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Individuals honored at 22nd annual Martin Luther King Banquet

PALMETTO -- The Palmetto Youth Center was filled to the brim with the Who's Who of Manatee County Friday evening as a handful of individuals were honored at the 22nd Annual Martin Luther King Jr. Banquet.

Those honored included Palmetto Mayor Shirley Groover-Bryant, Rep. Darryl Rouson, community organizer Ineda Edwards and local business owner Mildred Moten-Golden.

Tanya Lukowiak, the wife of Palmetto Youth Center Director Chris Lukowiak, also received a surprise award for her contributions to the center.

Hosted by 12th Circuit Court Judge Charles E. Williams, the night included songs, a performance by members of Florida Studio Theater and local youth and a video detailing the life of the late Thurgood Marshall, the country's first African-American Supreme Court associate chief justice.

Two winners of the 14th Annual Martin Luther King Jr. Essay and Speech Competition also recited their pieces to the crowd of more than 300.

Mildred Moten-Golden, 61, was visibly emotional after receiving the Small Business Award. In 2006, she opened her own independent insurance agency, Moten-Golden Insurance, which she now operates out of Bradenton.

"I am excited. The dream does live on," she said after pointing out some of the successes of her three daughters and grandchildren. "God is good."

Palmetto Mayor Groover Bryant, 67, received the Government Award. Before being elected mayor in 2008, she served as the City of Palmetto Ward 2 representative on the City of Palmetto City Commission from 1993 to 2004.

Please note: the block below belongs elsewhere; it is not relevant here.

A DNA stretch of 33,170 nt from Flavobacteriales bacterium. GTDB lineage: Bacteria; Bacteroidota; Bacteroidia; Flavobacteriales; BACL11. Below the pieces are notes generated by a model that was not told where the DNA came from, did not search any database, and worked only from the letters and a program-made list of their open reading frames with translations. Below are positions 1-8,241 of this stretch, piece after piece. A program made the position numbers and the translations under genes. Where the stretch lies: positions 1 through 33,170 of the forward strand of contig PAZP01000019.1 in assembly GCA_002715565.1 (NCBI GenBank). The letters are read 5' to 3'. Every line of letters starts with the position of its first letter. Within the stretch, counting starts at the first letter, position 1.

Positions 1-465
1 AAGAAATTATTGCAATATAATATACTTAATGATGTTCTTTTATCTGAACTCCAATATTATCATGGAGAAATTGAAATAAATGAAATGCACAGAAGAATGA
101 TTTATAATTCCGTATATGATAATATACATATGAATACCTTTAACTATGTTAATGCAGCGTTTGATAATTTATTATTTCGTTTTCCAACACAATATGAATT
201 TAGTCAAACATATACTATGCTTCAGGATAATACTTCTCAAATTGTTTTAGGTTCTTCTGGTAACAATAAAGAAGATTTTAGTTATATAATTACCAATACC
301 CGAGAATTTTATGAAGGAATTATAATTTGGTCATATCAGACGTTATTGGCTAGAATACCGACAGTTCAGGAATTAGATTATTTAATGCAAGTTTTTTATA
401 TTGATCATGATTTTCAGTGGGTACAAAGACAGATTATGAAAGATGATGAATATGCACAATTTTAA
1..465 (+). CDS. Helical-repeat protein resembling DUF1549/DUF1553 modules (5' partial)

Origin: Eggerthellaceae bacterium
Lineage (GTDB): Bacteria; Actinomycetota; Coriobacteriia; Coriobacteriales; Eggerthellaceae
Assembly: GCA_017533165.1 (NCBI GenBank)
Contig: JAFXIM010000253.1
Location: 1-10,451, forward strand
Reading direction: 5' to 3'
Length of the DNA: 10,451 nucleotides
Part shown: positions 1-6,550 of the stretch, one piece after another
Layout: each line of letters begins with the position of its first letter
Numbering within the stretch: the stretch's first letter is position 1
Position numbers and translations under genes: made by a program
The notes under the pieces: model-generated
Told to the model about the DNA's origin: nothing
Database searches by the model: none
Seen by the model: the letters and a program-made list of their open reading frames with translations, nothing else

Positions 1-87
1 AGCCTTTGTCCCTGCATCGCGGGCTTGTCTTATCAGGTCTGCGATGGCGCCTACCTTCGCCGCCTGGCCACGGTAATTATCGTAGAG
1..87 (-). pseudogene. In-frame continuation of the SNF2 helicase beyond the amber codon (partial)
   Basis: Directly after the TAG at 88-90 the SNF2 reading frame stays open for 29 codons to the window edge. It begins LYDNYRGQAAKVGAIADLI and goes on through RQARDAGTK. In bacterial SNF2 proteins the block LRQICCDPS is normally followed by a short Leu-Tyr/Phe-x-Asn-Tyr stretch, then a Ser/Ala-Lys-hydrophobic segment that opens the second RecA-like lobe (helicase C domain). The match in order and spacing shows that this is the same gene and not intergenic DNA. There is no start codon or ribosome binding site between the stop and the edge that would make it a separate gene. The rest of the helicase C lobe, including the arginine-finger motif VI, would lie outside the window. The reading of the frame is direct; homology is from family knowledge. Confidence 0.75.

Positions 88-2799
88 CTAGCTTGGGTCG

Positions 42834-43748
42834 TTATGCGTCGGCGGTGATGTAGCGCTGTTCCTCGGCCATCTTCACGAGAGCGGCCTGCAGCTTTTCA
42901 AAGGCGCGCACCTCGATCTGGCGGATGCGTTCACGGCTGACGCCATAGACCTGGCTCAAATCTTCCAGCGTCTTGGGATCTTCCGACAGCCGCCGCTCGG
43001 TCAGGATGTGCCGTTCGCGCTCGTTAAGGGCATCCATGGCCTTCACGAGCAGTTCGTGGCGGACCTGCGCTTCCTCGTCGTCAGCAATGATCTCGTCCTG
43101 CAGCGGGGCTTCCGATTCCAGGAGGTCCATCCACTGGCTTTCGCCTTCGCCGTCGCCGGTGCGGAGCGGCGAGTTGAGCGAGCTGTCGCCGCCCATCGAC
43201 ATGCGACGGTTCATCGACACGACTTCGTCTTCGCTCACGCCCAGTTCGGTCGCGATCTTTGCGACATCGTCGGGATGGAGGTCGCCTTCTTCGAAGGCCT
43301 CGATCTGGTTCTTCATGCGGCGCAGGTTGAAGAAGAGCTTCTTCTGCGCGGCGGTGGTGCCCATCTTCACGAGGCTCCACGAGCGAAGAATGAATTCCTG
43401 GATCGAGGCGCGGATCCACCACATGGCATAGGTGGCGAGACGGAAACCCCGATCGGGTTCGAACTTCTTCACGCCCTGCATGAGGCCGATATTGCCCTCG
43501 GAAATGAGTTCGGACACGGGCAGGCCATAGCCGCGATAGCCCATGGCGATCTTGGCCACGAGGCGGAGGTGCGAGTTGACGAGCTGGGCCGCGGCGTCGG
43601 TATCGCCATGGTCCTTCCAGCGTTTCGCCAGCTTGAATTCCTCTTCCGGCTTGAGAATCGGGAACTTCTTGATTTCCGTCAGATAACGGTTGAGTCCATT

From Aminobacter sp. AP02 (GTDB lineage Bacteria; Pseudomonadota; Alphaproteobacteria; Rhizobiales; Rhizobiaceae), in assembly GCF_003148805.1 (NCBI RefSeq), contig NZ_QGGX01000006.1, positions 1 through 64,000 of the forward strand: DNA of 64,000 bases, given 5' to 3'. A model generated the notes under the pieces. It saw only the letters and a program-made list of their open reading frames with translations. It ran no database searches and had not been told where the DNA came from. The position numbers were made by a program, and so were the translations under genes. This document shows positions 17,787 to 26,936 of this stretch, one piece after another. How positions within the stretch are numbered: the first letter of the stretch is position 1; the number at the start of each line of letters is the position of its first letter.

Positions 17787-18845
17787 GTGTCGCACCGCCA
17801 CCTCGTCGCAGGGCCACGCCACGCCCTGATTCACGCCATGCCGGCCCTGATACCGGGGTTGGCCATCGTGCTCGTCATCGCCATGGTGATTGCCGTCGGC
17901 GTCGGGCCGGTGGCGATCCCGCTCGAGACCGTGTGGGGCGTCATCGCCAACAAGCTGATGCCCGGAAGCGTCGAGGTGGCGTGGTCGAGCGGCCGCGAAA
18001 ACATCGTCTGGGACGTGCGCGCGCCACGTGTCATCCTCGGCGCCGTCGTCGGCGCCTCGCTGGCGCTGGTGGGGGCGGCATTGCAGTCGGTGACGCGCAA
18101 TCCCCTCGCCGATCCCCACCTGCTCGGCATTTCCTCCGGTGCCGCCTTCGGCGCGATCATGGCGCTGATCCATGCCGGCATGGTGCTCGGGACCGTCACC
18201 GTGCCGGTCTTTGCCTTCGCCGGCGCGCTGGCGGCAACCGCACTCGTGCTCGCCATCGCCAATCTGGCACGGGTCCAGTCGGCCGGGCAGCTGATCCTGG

"I feel I have to accept the award this evening on behalf of who I came from, which is my parents and my family, that instilled the love and caring for people," Groover Bryant said, before sharing personal stories about her upbringing.

During his acceptance of the Edgar J. Price Jr. Humanitarian Award, Rep. Rouson mentioned Marilyn Lopez and Sjondi George, the two teens who shared their award-winning speeches earlier that night, and the concept of giving back to one's community.

"I accept this only in light of -- we are important only as much as we give back to our communities, to our families and to our neighborhoods," he said.

The 60-year-old politician has many firsts -- he was the first African-American appointed to the St. Petersburg Times board of directors and, according to his biography, the first African-American appointed as captain by the Pinellas County Sheriff's Office.

Ineda Edwards, who works for Tropicana, received the Louise Johnson Humanitarian Award. In 1993, the Bradenton resident started the Lady Elite Club, which mentors youth. She's also the first African-American woman to sit on the executive board of Local 173, which is affiliated with International Brotherhood of Teamsters.

"I just thank God for being here and giving an opportunity whereas you saw fit to honor me tonight," the 66-year-old said. "I am thankful for just standing here to receive this award because it gives me the option to keep on keeping on."

Amaris Castillo, law enforcement/island reporter, can be reached at 941-745-7051. Follow her on Twitter @AmarisCastillo.

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